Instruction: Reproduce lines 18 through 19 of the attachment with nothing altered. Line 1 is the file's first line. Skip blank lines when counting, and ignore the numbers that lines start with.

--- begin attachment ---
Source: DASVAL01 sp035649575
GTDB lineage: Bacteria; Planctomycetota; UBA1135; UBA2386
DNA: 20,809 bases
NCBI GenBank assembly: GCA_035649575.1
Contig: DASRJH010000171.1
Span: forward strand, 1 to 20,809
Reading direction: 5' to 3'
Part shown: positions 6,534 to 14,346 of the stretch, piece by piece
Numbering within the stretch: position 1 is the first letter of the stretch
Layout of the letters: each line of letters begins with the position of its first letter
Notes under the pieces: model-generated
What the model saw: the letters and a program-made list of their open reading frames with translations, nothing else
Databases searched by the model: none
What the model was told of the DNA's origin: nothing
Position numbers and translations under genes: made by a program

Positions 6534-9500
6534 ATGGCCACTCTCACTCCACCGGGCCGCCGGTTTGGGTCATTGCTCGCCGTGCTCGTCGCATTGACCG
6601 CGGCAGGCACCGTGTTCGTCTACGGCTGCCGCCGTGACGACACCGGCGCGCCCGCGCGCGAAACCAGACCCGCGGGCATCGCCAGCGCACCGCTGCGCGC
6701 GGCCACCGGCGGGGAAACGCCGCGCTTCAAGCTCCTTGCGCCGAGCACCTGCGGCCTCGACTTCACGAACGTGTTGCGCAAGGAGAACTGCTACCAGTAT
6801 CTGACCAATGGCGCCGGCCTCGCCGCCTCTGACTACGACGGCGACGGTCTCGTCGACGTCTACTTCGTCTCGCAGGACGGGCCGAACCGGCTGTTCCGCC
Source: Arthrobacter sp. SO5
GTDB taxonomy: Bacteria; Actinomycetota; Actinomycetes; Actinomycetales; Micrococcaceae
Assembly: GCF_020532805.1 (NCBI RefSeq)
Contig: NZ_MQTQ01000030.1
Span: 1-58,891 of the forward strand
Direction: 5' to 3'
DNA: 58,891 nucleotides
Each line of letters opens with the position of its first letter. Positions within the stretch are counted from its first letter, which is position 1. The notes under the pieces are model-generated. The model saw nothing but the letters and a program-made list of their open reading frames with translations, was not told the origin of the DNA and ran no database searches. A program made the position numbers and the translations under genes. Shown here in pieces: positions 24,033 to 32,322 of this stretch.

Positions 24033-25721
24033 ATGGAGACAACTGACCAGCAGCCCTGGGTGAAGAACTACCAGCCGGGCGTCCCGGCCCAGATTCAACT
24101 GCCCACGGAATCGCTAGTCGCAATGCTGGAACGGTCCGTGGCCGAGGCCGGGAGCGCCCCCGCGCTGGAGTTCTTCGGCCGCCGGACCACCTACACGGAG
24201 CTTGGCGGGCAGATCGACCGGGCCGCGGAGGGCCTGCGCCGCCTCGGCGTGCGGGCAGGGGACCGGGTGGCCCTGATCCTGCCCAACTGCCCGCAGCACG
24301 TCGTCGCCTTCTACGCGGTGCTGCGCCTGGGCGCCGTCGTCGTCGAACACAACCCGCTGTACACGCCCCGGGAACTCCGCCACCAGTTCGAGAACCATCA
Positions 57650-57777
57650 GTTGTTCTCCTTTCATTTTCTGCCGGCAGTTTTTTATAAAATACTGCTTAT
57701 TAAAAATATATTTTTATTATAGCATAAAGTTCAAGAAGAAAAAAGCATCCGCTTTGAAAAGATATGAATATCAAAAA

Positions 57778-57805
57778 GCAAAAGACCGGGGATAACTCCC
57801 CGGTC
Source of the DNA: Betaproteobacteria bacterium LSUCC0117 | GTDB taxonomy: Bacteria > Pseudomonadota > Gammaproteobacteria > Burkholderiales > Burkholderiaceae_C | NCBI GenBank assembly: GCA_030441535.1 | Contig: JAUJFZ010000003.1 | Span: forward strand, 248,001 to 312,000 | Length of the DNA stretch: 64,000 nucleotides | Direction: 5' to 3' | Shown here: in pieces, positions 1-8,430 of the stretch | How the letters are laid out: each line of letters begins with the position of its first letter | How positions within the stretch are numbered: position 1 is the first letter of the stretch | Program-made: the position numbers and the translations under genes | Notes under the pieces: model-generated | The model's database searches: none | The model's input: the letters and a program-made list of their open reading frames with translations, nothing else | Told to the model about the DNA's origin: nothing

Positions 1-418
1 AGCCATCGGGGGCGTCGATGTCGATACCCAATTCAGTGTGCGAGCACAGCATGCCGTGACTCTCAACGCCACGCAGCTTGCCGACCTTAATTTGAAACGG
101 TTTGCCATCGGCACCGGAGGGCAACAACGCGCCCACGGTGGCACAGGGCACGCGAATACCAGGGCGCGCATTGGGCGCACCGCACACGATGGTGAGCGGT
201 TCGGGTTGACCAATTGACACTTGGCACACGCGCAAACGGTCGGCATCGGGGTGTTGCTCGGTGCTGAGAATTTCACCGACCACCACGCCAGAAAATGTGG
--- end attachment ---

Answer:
6601 CGGCAGGCACCGTGTTCGTCTACGGCTGCCGCCGTGACGACACCGGCGCGCCCGCGCGCGAAACCAGACCCGCGGGCATCGCCAGCGCACCGCTGCGCGC
6701 GGCCACCGGCGGGGAAACGCCGCGCTTCAAGCTCCTTGCGCCGAGCACCTGCGGCCTCGACTTCACGAACGTGTTGCGCAAGGAGAACTGCTACCAGTAT